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OBA says Gencom tax concessions are a bad deal

Seeking answers: Cole Simons, the leader of the Opposition One Bermuda Alliance (File photograph)

A war of words has broken out between the island’s two political parties ahead of today’s parliamentary debate on the Fairmont Southampton Hotel Act.

The bill, tabled by Tourism Minister Vance Campbell during a special sitting of the chamber two weeks ago, will give developers of the shut-down resort tax breaks for the next 15 years

Under the proposed law, developers Gencom will be entitled to full relief from customs duty on building materials, furnishings, fixtures and equipment needed for the redevelopment of the hotel, as well as hotel occupancy tax. Land tax will be exempted for ten years.

But the Opposition One Bermuda Alliance has accused the Government of keeping details of the deal under wraps.

In an opinion piece in today’s Royal Gazette, Cole Simons, the OBA leader said: “The Burt government tells us this is a good deal for Bermuda, but how can we tell? There was no public consultation, there are no numbers, no objective, and no independent view.

“The OBA has asked for details from the Government on multiple occasions this year, with no response.”

Mr Simons claimed that David Burt, the Premier had previously promised that the Government would provide more details when the Bill was tabled – but then failed to do so.

According to OBA calculations, the concessions will cost the Government about $128 million in lost tax revenue in the next 15 years.

Mr Simons added: “That money could have been used to pave roads, care for the elderly, or pay down the island’s astronomical debt.”

Mr Simons said the OBA was not opposed to the principle of tax concessions, but said they should be limited to ten years.

Last night the Government hit back, accusing the Opposition of desperation.

In a statement, Mr Campbell pointed out that the former OBA administration had made similar deals with developers – but a lack of due diligence had cost the taxpayer hundreds of millions of dollars.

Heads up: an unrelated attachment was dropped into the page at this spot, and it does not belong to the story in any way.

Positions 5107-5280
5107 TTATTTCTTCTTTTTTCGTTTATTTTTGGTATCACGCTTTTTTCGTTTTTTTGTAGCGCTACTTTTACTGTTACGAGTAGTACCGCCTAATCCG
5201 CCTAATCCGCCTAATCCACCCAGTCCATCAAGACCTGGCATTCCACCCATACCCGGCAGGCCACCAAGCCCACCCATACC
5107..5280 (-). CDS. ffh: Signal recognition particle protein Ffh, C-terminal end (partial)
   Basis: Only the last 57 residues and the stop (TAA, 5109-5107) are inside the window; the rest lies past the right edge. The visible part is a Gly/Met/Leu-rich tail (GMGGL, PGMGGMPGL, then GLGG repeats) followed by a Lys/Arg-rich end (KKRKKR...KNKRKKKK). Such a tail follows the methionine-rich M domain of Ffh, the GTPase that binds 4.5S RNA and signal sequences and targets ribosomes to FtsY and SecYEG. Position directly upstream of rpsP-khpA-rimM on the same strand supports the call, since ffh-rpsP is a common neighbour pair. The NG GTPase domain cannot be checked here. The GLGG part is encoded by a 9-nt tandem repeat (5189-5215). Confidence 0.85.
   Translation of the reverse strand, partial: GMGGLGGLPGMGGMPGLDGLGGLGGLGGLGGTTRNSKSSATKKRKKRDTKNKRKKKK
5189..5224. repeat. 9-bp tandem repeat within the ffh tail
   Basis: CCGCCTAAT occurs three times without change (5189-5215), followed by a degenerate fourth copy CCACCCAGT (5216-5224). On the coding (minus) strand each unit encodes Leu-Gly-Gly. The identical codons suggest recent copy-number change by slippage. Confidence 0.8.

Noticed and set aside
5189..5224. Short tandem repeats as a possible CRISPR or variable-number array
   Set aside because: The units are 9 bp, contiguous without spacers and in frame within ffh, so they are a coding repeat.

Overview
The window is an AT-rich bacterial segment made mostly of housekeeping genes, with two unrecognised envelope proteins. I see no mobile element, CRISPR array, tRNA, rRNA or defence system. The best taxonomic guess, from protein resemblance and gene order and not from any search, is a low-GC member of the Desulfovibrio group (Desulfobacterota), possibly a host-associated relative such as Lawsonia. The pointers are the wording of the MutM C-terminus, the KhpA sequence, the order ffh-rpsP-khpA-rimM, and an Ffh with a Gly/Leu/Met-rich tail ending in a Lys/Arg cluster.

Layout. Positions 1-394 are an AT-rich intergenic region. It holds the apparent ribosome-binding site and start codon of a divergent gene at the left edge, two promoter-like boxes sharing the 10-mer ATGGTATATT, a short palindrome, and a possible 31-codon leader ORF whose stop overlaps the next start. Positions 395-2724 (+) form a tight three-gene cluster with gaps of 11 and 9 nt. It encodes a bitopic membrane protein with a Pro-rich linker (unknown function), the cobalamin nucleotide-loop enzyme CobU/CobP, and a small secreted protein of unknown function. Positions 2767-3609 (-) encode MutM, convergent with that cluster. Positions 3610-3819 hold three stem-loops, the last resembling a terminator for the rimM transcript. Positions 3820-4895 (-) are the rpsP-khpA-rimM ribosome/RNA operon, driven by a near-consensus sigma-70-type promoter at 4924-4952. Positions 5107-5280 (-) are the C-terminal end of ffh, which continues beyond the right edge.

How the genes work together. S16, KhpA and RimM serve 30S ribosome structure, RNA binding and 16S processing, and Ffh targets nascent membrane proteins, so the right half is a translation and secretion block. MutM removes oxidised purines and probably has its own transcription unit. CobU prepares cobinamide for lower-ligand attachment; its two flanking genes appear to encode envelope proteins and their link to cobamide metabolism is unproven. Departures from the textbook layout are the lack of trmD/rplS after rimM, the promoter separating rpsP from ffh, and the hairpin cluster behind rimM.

Mr Campbell said: “The Opposition Leader knows that a closed hotel provides zero dollars in tax revenue and that the reopening of this hotel will increase revenue to the Government and provide jobs for the country while supporting increased airlift and visitors to Bermuda.

“The Opposition also must have short memories as they passed a special act for St. Regis that extended tax relief to more than was allowed by law – because they understood what was necessary to get hotels built in Bermuda.”

Mr Campbell said he relished “leading tomorrow's debate on behalf of the Government”, adding that the resort will provide 650 jobs during construction and 800 jobs when the hotel reopens.

He said: “The Opposition wants to have it both ways, but they can't. They either support the reopening of the hotel or they don't. If they support the reopening, they will support this bill tomorrow.“

Also on the Order paper for today, Mr Burt will give a statement on fuel pricing. The Government has frozen the cost of petrol at the pump for the past two months.

Kim Wilson, the Minister of Health, will seek a further extension to Covid-19 public safety measures, while Jason Hayward, the Minister for Economy and Labour, will table the Department of Financial Assistance 2021 annual report.

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Published May 06, 2022 at 7:52 am (Updated May 06, 2022 at 9:39 am)

OBA says Gencom tax concessions are a bad deal

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